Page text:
On the cover of Pourquoi hésiter is a portrait of Anny Duny. She won the first modern national beauty contest in Belgium in 1921. The event, known as La plus belle femme de Belgique, was organised by Maurice Cartuyvels de Waleffe (1874-1946). He was a Belgian aristocrat working as a journalist and publisher in France where he was mocked for his Belgian roots and pompous rhetoric. Maurice de Waleffe was the founder of the only daily newspaper that came out at noon, Paris Midi. He became an important figure in the fashion world and had a keen eye for new trends.
In 1920, after suffering the harshness of the First World War, Maurice de Waleffe took an initiative to raise
spirits. He launched the first competition for the most beautiful woman in France ‘La plus belle femme de France’ in the newspaper Le Journal. More than 2000 young women answered the call. A jury of painters and sculptors (including only one woman!) shortlisted 49 contenders, aged between 17 and 23 years. With an original multimedia campaign, de Waleffe organised a popular vote to chose the winner.
Every day his journal published the portrait of one of the 49 young girls. At the same time, but on a weekly basis, the photographs of seven candidates were shown in the cinemas throughout France. Each competitor appeared on the screen in full length, in a head and shoulder shot, and in the group picture. To ‘preserve their modesty’ the girls didn’t appear under their real name. Each girl received a romantic stage name in accordance with the title of the group to which she belonged: Flowers, Precious Stones, Birds, Goddesses, etc. The cinemagoers received a voting paper. This might have inspired Roger de Valerio in 1922 when he illustrated the sheet music The Girl on the Film…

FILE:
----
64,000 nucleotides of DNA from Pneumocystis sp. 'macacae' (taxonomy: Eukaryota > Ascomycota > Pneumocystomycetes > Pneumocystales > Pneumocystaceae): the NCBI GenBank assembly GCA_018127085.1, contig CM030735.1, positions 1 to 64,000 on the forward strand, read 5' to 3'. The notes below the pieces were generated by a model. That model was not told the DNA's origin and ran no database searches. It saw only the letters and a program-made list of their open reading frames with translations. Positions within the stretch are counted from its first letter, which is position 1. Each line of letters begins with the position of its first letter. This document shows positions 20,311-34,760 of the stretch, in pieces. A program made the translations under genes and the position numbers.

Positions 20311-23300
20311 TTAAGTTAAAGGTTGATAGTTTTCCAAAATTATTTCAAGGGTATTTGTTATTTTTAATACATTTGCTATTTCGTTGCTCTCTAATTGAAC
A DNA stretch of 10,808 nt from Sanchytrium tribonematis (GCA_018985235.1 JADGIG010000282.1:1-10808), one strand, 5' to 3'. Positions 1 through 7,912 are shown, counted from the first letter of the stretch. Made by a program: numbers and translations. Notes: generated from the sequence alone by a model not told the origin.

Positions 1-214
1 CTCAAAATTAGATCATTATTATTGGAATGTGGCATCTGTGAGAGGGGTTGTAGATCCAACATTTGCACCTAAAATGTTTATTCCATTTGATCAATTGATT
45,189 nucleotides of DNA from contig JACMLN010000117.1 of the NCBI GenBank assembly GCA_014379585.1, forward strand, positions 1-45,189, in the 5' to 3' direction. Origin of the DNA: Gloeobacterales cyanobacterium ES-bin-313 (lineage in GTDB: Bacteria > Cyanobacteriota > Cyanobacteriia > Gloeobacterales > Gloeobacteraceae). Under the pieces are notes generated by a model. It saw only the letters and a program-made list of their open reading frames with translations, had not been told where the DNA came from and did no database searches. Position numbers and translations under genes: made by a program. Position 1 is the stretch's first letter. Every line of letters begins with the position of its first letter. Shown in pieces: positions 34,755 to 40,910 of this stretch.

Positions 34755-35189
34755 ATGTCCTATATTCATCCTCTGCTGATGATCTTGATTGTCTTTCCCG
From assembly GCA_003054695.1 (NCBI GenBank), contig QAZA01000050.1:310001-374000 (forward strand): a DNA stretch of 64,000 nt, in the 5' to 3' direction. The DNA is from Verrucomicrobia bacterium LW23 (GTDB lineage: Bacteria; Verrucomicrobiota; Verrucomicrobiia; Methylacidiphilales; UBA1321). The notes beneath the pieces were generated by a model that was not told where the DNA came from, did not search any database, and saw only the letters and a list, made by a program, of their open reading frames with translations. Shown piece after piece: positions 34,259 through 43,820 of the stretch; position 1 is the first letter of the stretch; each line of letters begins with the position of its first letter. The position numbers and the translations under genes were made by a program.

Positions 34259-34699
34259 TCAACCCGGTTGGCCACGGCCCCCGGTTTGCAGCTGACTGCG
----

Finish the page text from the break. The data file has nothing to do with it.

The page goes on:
After seven thrilling weeks of mesmerizing the French audiences (and after thousands of newspapers sold), seven finalists remained. The final election was held at the Parisian premises of Le Journal. It was one of the group Precious Stones, namely Emeraude or Agnes Souret, who won and could call herself Miss France. Some years after her victory she would succumb to a peritonitis, only 26 years old.
The contest was repeated in 1921 after which it was discontinued for five years.
In 1921 Maurice de Waleffe organised the same contest in Belgium. He again worked with a newspaper (La Dernière Heure) and with the cinemas. Out of 800 contestants a shortlist of 21 candidates was split up in three series: Laces, Virtues and Opera Heroines.
Anny’s new title brought moderate fame: she appeared in revues but not for long and not in important roles. She is known to have performed in slightly racy tableaux vivants such as Indiscreet Baths, The Return of the Merry Widow or The Décolletage through the Ages. According to a newspaper these were a great triumph attended by the jet set.
If you ask me, it seems a bit old-fashioned to patiently gaze at an artistic still, in the hope of catching a dash of nudity. Where is the appeal when –at that time– you could have attended a striptease burlesque or an erotic motion picture.
Speaking of tableaux vivants, this is our 2015 bubbly Miss Belgium ready to conquer the world. So, pourquoi hésiter (why hesitate)?
Further reading: Beauty and Big Business by Aro Velmet: http://fh.oxfordjournals.org/content/early/2013/11/07/fh.crt083.full.pdf